This contrast seems to articulate a deep-seated shift in the collective imagination. For land-based cultures, it was order that guaranteed freedom–through the cycles of seasons, the coming of rains, the repetitions of days and nights. If this order failed, there was death. If order remained, there was the possibility of freedom. Cosmopolitan late-capitalism’s aesthetic departure from order signifies the opposite; in a world increasingly suffocated by order–in the grid of the city and the predictability of meaningless work and consumption–chaos instead, has come to hold the keys to freedom. The liberatory nature of structurelessness is not absolute then, but contextual.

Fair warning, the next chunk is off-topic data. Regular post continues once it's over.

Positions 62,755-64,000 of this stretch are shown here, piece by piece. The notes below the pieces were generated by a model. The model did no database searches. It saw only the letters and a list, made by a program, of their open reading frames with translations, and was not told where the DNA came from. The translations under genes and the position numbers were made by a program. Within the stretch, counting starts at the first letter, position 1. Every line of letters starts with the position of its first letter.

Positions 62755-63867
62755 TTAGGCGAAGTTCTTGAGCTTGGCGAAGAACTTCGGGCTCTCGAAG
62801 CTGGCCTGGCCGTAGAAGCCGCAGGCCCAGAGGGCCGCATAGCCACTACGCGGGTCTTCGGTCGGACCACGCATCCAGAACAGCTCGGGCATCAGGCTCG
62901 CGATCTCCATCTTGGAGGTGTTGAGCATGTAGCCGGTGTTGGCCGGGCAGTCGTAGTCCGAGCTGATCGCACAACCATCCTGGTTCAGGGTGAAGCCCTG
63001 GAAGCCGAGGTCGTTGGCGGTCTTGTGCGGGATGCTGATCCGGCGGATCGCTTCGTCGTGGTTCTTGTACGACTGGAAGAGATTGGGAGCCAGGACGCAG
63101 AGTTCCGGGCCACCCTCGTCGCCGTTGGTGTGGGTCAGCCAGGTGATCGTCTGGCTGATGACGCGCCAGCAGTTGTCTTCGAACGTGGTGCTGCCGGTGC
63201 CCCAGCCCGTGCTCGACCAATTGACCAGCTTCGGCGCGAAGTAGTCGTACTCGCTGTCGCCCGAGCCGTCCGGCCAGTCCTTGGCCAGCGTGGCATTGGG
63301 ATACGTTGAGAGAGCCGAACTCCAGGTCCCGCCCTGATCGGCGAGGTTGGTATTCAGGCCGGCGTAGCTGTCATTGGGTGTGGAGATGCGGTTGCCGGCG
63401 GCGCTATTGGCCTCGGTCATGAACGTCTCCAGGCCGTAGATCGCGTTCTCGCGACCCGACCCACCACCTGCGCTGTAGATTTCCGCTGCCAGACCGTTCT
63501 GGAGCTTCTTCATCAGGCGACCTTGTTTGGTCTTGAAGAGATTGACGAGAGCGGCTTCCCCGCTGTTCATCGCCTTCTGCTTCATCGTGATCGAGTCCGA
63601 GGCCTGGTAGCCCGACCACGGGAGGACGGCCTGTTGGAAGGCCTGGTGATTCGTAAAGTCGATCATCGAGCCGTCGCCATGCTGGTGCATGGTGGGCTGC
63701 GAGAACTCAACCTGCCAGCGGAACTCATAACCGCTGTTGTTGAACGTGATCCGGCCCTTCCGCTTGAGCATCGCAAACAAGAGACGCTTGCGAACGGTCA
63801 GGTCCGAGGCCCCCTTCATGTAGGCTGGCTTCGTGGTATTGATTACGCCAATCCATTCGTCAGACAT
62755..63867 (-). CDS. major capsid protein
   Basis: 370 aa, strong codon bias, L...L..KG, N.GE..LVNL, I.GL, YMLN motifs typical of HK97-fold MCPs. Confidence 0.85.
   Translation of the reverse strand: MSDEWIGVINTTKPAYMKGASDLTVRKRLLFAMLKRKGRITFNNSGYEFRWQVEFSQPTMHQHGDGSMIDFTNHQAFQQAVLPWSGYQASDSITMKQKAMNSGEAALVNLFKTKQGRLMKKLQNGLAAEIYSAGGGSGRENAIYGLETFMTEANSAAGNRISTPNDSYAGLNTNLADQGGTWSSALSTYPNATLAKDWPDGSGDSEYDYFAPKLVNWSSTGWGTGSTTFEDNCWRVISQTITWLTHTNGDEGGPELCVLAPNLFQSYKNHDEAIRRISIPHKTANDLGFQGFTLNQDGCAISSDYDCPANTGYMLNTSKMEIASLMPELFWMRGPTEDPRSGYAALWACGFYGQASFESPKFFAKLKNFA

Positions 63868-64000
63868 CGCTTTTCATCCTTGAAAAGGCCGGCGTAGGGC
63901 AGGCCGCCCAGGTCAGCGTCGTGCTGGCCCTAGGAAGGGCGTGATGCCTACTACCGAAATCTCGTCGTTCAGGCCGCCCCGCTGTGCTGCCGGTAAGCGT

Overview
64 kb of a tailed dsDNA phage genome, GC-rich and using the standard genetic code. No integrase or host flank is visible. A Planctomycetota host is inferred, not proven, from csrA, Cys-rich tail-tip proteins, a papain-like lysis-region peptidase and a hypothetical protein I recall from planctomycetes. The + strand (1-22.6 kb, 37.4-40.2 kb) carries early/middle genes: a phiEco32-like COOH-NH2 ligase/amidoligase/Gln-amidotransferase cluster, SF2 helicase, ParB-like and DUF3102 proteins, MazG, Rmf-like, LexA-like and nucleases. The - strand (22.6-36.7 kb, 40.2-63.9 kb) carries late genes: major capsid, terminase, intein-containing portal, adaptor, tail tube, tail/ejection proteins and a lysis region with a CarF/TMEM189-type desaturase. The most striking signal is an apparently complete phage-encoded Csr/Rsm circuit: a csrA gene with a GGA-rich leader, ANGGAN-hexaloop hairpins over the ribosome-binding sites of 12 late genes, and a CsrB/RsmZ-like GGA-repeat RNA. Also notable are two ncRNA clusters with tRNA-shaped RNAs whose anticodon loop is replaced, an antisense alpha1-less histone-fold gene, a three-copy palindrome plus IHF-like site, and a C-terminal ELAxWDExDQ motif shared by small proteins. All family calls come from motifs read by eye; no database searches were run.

That evening amongst the collards and weeds I realized that it was not structurelessness, but further order–the rains and seasons of language and category–that could bring Brennan home. “If the dogs ran free they could be hit by cars.” I mused, still testing my words. “And if we didn’t manage these garden beds, deciding which plants are weeds and which are not, we’d have no food. The dogs give up some freedom to get a different kind in exchange and so do we. If a relationship is a good one, we both end up freer than we began. Language is like that too.” I began feeling more confident. “We lose something by fracturing the world into concepts, but those concepts become tools for sharing experiences, building things, and making art. All relationships require losing some kind of freedom and gaining another. Relationships can be dangerous, but without them, without sacrificing a part of ourselves to cultivate food or friendships we cease to exist. We are the sum of our relationships–between sunlight, water, language, friends, stories and places; doing away with all relationships negates us; it creates death, not freedom. We can’t abolish structure, but we can critique and alter it. It’s by doing that that we can be free.”